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Title: Warming Alters Expressions of Microbial Functional Genes Important to Ecosystem Functioning

Soil microbial communities play critical roles in ecosystem functioning and are likely altered by climate warming. However, so far, little is known about effects of warming on microbial functional gene expressions. Here, we applied functional gene array (GeoChip 3.0) to analyze cDNA reversely transcribed from total RNA to assess expressed functional genes in active soil microbial communities after nine years of experimental warming in a tallgrass prairie. Our results showed that warming significantly altered the community wide gene expressions. Specifically, expressed genes for degrading more recalcitrant carbon were stimulated by warming, likely linked to the plant community shift toward more C 4 species under warming and to decrease the long-term soil carbon stability. In addition, warming changed expressed genes in labile C degradation and N cycling in different directions (increase and decrease), possibly reflecting the dynamics of labile C and available N pools during sampling. However, the average abundances of expressed genes in phosphorus and sulfur cycling were all increased by warming, implying a stable trend of accelerated P and S processes which might be a mechanism to sustain higher plant growth. Furthermore, the expressed gene composition was closely related to both dynamic (e.g., soil moisture) and stable environmental attributesmore » (e.g., C 4 leaf C or N content), indicating that RNA analyses could also capture certain stable trends in the long-term treatment. Overall, this study revealed the importance of elucidating functional gene expressions of soil microbial community in enhancing our understanding of ecosystem responses to warming.« less
Authors:
 [1] ;  [2] ;  [3] ;  [3] ;  [4] ;  [3] ;  [5] ;  [3] ;  [3] ;  [4] ;  [6]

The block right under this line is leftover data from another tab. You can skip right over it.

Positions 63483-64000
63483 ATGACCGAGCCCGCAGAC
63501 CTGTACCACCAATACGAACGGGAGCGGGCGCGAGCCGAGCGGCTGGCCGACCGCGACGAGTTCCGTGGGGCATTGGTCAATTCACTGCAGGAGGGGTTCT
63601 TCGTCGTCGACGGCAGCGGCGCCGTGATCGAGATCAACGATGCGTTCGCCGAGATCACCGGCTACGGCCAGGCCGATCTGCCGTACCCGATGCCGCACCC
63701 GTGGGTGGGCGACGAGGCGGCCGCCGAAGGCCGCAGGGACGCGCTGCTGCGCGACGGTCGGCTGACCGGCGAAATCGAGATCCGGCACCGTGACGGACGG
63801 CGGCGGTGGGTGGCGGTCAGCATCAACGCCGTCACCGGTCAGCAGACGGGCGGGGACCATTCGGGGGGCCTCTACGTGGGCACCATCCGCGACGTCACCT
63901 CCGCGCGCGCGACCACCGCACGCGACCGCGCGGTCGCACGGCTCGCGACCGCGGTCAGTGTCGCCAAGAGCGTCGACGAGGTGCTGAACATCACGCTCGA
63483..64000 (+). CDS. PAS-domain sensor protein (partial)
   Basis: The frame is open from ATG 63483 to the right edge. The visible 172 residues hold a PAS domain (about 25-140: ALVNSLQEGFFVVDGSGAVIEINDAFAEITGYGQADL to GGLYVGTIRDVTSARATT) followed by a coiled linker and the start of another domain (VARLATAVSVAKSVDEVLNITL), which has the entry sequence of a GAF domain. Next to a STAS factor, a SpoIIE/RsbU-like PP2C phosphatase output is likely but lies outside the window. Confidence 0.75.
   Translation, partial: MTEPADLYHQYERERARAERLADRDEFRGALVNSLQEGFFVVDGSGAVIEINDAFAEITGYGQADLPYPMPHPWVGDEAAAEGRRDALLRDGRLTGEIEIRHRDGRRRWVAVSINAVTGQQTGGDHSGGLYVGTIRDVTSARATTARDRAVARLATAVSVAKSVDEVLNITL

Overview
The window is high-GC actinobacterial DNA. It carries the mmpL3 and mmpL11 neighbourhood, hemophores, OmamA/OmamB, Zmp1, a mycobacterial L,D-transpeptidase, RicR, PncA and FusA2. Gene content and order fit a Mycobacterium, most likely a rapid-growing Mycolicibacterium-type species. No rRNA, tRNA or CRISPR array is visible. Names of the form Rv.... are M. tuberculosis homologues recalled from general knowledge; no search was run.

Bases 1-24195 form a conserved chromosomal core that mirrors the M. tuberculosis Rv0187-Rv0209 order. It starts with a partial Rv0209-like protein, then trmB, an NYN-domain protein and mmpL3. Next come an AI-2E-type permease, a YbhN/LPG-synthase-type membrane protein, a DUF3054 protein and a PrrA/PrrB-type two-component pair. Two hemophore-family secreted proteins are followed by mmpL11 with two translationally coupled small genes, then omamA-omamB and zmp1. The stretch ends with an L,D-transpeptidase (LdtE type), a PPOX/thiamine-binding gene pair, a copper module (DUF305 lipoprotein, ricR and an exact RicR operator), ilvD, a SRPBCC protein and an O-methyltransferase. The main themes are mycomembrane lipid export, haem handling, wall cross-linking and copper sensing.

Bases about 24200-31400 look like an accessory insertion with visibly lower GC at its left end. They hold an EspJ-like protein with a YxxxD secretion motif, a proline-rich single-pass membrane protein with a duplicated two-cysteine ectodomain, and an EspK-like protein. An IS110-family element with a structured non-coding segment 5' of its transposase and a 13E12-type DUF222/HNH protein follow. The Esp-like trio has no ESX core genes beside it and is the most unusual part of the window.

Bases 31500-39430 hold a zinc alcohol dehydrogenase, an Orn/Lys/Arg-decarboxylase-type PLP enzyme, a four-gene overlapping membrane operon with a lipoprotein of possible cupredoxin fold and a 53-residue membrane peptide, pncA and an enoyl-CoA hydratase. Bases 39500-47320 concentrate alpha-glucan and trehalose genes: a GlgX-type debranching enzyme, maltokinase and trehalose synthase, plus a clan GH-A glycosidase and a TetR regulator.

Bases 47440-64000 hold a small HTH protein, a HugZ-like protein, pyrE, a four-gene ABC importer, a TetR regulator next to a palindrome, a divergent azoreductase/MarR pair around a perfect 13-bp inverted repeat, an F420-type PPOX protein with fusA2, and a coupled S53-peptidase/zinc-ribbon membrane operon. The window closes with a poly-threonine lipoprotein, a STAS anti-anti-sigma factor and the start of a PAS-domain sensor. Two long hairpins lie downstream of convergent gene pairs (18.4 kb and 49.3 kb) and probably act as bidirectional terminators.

1. Tsinghua Univ., Beijing (China). State Key Joint Lab. of Environment Simulation and Pollution Control, School of Environment; Univ. of Oklahoma, Norman, OK (United States). Inst. for Environmental Genomics; Univ. of Oklahoma, Norman, OK (United States). Dept. of Microbiology and Plant Biology
  2. Univ. of Oklahoma, Norman, OK (United States). Inst. for Environmental Genomics; Univ. of Oklahoma, Norman, OK (United States). Dept. of Microbiology and Plant Biology; Central South Univ., Changsha (China). School of Mineral Processing and Bioengineering
  3. Univ. of Oklahoma, Norman, OK (United States). Inst. for Environmental Genomics; Univ. of Oklahoma, Norman, OK (United States). Dept. of Microbiology and Plant Biology
  4. Univ. of Oklahoma, Norman, OK (United States). Dept. of Microbiology and Plant Biology
  5. Univ. of Oklahoma, Norman, OK (United States). Inst. for Environmental Genomics; Univ. of Oklahoma, Norman, OK (United States). Dept. of Microbiology and Plant Biology; Chinese Academy of Sciences (CAS), Beijing (China). Key Lab. of Environmental Biotechnology, Research Center for Eco-Environmental Sciences
  6. Tsinghua Univ., Beijing (China). State Key Joint Lab. of Environment Simulation and Pollution Control, School of Environment; Univ. of Oklahoma, Norman, OK (United States). Inst. for Environmental Genomics; Univ. of Oklahoma, Norman, OK (United States). Dept. of Microbiology and Plant Biology; Lawrence Berkeley National Lab. (LBNL), Berkeley, CA (United States). Earth Science Division
Publication Date:
Grant/Contract Number:
AC02-05CH11231; SC0004601
Type:
Accepted Manuscript
Journal Name: